Supreme Court, Appellate Division, Second Department, New York.
Francis ALEXIS, et al., Plaintiffs-Respondents,v.CITY OF NEW YORK, Defendant-Respondent,Security Title and Guaranty Company, et al., Appellants.
Jan. 30, 1995.
Property owners sought declaratory judgment that they were not indebted to city for management fees relating to certain real property or that title and guaranty company and land search company was liable to indemnify property owners for those management fees. The Supreme Court, Kings County, Jackson, J., entered summary judgment in favor of property owners' cross-motion against title companies and entered summary judgment in favor of city dismissing complaint insofar as it asserted claim against city. Title companies appealed. The Supreme Court, Appellate Division, held that: (1) city was authorized to create lien on property for management fees which accrued subsequent to those paid in order to obtain release of city's interest in property acquired by in rem tax foreclosure, and (2) title companies were liable to indemnify property owners for tax lien imposed by city for management fees.
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City was authorized to create lien on property for all taxes, deficiencies, management fees, and liens which accrued subsequent to those paid in order to obtain release of city's interest in property acquired by in rem tax foreclosure, or which were omitted from payment made to obtain release. New York City Administrative Code, § 11-424, subd. e.
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City's continuing possession of title to property was defect in title which existed when title insurance policy was written and, therefore, title insurer was required to indemnify tax sale purchasers pursuant to terms of policy, even though policy did not cover defects arising after date of policy and city placed lien on property for management fees after date of policy. **106 Kirschenbaum & Kirschenbaum, P.C., Garden City (Samuel Kirschenbaum, Robert G. Bauer, and Ira Levine, of counsel), for appellants.
Cuthbert J. Barry, Brooklyn, for plaintiffs-respondents.
Paul A. Crotty, Corp. Counsel, New York City (Pamela Seider Dolgow, Gary F. Marton, and John Hogrogian, of counsel), for defendant- respondent.
Before O'BRIEN, J.P., and HART, GOLDSTEIN and FLORIO, JJ.
MEMORANDUM BY THE COURT.
In an action, inter alia, for a judgment declaring that the plaintiffs are not indebted to the defendant City of New York for management fees relating to certain real property **107 or, that the defendants Security Title and Guaranty Company and Winters Land Search Corp. are liable to indemnify the plaintiffs for those management fees, the defendants Security Title and Guaranty Company and Winters Land Search Corp. appeal from an order of the Supreme Court, Kings County (Jackson, J.), dated January 28, 1993, which (1) denied their motion for summary judgment dismissing the complaint insofar as it is asserted against them, (2) granted that branch of the plaintiffs' cross motion which was for summary judgment against them, and (3) granted the cross motion of the defendant City of New York for summary judgment dismissing the complaint insofar as it is asserted against it.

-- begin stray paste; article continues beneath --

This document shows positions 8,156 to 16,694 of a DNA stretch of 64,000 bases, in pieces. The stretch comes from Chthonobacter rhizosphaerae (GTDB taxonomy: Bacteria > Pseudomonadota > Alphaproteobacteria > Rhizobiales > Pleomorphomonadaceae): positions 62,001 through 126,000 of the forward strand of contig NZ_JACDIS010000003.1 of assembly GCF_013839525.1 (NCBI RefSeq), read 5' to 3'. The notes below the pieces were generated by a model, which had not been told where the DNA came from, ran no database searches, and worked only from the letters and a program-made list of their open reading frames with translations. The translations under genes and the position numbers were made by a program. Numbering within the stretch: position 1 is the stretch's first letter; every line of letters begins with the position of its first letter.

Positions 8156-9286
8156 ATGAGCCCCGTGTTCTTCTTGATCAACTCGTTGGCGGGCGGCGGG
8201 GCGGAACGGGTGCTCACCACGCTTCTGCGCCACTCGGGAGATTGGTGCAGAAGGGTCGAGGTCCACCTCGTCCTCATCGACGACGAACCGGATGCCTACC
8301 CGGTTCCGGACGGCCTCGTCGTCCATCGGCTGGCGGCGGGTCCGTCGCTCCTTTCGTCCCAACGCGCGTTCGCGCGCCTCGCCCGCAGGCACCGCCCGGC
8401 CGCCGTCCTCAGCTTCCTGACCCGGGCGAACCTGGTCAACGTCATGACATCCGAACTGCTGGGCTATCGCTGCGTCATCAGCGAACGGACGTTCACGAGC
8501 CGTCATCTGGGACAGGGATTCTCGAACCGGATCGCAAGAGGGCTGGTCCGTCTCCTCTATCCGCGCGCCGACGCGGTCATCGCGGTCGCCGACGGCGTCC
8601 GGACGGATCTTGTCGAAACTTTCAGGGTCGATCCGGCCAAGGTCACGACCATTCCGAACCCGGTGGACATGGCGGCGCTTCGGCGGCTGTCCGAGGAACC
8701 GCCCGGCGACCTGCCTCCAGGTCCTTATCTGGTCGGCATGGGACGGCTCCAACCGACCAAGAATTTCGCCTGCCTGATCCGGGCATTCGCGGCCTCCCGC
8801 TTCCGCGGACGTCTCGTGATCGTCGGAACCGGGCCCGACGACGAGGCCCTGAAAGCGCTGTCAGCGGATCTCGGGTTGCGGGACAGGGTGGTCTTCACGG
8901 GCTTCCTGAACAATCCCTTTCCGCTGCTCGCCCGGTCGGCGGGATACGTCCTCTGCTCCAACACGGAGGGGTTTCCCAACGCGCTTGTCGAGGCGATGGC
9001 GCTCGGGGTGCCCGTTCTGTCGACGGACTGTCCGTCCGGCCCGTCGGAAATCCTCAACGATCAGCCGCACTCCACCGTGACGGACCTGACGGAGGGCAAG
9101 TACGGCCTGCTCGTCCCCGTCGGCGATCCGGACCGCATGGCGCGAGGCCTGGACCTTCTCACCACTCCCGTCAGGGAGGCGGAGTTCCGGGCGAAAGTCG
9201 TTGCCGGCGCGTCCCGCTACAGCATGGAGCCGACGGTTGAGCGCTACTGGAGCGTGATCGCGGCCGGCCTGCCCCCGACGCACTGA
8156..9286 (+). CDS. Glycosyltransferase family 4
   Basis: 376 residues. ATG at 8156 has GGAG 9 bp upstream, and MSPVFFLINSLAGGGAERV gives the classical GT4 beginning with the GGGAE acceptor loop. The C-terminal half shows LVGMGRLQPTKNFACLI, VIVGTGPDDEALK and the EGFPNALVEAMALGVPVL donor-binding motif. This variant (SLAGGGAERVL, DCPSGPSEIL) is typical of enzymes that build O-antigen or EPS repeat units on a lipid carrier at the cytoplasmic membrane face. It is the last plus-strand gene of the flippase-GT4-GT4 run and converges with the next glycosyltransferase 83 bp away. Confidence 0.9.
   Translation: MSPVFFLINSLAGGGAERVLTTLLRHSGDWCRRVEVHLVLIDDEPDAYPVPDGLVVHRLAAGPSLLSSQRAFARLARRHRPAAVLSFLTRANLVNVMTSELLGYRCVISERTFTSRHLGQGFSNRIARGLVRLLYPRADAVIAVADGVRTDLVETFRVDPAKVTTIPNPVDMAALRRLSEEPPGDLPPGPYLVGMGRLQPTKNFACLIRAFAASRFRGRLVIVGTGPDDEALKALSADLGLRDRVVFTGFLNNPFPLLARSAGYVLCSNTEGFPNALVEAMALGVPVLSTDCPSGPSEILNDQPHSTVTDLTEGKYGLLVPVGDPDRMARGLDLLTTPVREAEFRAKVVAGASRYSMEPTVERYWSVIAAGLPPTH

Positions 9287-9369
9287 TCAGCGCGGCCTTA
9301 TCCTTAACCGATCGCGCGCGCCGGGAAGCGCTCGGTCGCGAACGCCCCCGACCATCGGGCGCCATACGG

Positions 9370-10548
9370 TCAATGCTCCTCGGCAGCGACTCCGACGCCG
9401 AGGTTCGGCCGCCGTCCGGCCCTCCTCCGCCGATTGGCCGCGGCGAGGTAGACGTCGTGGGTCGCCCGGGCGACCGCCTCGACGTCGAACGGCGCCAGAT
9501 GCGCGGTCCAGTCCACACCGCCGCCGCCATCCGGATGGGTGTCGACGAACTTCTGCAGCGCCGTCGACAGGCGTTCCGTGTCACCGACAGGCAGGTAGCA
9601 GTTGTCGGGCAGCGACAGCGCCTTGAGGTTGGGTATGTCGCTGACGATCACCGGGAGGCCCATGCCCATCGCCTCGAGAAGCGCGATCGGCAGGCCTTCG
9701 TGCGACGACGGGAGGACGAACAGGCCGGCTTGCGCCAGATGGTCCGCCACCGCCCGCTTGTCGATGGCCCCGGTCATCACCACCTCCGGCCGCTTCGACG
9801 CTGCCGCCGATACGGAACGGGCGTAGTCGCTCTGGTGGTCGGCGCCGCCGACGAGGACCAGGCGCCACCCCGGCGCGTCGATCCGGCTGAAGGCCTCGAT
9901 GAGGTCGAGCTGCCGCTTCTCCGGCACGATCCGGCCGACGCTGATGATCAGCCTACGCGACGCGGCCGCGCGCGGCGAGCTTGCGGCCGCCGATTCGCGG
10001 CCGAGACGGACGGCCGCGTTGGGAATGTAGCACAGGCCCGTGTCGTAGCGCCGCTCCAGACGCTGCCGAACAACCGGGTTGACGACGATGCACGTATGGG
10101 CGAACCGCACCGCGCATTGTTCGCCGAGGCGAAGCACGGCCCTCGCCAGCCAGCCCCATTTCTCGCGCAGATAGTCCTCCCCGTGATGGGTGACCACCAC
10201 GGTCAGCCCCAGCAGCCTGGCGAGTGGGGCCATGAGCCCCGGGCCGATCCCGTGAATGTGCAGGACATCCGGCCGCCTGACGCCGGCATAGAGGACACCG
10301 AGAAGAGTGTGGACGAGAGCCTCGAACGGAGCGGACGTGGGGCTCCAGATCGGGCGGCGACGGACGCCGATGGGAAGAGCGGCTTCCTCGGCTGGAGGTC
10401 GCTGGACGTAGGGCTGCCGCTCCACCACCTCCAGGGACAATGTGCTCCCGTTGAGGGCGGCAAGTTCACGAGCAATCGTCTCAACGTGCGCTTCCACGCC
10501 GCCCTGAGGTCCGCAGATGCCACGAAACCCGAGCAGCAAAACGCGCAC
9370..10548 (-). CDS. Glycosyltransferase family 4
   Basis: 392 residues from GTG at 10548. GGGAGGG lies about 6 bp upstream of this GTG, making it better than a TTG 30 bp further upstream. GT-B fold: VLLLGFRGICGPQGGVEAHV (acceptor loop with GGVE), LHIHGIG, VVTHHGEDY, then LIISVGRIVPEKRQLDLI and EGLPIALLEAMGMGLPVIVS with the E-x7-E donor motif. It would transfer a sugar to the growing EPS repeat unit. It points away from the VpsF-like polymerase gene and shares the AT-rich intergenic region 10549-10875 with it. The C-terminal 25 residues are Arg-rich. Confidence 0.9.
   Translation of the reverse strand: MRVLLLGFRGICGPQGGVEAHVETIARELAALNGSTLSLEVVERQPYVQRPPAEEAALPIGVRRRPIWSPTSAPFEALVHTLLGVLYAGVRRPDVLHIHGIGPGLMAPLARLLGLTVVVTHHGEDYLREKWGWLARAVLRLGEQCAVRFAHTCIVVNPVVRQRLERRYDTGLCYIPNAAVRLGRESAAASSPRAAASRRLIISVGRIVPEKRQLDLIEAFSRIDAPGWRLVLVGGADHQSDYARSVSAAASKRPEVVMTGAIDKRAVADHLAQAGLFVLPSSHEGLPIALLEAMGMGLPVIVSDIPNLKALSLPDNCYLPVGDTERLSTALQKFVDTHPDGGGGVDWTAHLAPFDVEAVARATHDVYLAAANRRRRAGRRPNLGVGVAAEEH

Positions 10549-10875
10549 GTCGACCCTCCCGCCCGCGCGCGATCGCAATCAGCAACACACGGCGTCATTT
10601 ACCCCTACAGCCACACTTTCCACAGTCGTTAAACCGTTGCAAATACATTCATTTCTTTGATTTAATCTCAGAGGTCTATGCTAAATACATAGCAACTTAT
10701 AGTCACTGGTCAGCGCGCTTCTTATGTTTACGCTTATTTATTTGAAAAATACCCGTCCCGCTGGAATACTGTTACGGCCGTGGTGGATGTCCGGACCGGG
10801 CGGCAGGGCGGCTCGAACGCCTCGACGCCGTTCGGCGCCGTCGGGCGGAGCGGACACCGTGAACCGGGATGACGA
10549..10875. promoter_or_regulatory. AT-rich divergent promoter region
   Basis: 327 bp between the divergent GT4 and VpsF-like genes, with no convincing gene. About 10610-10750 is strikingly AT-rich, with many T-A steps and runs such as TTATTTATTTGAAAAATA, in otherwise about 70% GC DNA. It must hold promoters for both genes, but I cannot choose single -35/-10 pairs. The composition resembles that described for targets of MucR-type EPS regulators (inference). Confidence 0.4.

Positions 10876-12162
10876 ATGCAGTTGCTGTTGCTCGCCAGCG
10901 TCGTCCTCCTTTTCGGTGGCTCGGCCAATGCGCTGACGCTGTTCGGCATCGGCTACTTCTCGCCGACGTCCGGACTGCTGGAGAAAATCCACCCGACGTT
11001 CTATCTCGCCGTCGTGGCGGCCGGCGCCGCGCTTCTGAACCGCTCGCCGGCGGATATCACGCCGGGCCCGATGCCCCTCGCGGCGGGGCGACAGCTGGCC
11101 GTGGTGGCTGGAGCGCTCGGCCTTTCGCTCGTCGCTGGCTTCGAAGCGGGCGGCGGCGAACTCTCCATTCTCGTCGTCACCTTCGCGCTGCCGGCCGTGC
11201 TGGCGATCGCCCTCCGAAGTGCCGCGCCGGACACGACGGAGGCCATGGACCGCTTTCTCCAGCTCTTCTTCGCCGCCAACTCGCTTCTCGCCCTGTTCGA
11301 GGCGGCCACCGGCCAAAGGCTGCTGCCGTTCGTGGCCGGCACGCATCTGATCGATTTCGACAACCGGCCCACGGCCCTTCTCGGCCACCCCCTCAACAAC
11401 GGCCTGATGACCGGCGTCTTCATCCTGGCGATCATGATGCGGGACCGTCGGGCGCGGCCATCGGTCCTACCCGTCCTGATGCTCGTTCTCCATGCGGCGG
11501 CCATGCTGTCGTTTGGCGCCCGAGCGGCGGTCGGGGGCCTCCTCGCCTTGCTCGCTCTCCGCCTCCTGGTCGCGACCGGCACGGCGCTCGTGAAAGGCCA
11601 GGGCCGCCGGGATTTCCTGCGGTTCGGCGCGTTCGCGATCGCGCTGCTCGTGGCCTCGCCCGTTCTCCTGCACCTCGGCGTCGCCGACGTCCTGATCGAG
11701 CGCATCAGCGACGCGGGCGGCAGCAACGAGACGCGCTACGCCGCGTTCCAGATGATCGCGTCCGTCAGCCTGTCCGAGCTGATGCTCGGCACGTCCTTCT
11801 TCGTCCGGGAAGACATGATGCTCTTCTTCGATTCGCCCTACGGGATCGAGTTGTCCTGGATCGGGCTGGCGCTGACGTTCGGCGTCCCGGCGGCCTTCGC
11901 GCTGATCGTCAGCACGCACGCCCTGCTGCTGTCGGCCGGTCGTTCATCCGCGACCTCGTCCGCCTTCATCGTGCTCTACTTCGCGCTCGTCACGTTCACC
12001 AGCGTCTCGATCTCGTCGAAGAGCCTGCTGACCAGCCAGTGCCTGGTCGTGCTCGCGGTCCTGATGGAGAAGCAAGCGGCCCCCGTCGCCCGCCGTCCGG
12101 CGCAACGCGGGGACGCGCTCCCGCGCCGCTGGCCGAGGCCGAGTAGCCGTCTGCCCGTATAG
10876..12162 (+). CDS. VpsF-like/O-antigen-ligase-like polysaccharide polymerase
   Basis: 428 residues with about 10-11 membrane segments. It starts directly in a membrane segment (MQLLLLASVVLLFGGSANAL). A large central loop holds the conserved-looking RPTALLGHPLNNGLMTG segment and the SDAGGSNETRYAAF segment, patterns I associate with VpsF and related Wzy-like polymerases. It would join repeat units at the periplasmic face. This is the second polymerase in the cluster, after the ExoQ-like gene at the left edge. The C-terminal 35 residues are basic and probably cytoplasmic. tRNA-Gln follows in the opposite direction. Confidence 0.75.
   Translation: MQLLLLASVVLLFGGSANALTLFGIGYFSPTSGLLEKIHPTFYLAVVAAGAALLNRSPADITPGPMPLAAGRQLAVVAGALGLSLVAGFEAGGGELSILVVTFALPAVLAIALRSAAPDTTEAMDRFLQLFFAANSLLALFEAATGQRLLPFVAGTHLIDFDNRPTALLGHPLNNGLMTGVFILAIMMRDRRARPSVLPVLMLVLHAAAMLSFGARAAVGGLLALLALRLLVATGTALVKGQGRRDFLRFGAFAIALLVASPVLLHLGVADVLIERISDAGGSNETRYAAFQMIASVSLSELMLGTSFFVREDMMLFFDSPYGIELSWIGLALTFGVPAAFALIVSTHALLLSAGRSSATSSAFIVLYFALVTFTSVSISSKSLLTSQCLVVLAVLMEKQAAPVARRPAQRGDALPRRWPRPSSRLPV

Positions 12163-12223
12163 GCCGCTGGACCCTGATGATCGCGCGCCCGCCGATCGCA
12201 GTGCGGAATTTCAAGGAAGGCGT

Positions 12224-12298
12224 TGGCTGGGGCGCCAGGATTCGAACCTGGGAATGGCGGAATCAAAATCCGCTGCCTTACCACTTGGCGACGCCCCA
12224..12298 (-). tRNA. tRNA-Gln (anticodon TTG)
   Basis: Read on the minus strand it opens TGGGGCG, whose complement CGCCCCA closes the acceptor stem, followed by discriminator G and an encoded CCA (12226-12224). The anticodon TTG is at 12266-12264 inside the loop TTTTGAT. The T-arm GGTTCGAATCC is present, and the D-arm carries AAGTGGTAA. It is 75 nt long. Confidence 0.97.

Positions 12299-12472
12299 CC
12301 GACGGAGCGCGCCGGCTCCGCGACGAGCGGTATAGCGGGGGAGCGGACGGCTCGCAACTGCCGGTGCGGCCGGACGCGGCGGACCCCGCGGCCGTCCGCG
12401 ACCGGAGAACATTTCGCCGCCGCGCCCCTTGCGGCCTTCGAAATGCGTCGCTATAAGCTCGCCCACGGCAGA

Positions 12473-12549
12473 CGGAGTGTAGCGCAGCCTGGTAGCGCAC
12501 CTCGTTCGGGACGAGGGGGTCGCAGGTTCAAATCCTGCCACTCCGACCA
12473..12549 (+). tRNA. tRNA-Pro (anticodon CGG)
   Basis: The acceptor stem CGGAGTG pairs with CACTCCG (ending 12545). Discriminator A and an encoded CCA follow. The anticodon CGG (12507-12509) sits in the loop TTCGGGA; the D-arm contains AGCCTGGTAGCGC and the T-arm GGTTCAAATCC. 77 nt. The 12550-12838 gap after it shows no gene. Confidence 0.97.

ORDERED that the order is affirmed, with costs.
 The appellants claim, inter alia, that the City of New York (hereinafter the City) had no authority to impose a tax lien for management fees it was owed on property located at 974 St. Marks Avenue in Brooklyn. We disagree. The City was authorized under the Administrative Code of the City of New York § 11-424(e) to create a lien on the subject property for all taxes, deficiencies, management fees, and liens which accrued subsequent to those paid in order to obtain the release of the City's interest in the property acquired by in rem tax foreclosure, or which were, for whatever reason, omitted from the payment made to obtain the release (see, Administrative Code § 11-424[e] ).
 We also find no merit to the appellants' contention that they are not liable to indemnify the plaintiffs because the title insurance policy they issued to the plaintiffs did not cover "defects and incumbrances arising or becoming a lien after the date of this policy" (emphasis added). While it is true that the City placed the lien on the property after the date of the policy, it is also true that the City, in fact, possessed title to the property when the policy was issued. The fact that the City still owned the property was a defect in the title which existed when the policy was written and, therefore, the appellants are required to indemnify the plaintiffs pursuant to the terms of the title insurance policy (cf., Inavest Enters. v. TRW Tit. Ins. of N.Y., 189 A.D.2d 111, 595 N.Y.S.2d 837).
*740 The City's contention with respect to the Statute of Limitations need not be addressed. The parties' remaining contentions are without merit.
622 N.Y.S.2d 106, 211 A.D.2d 738
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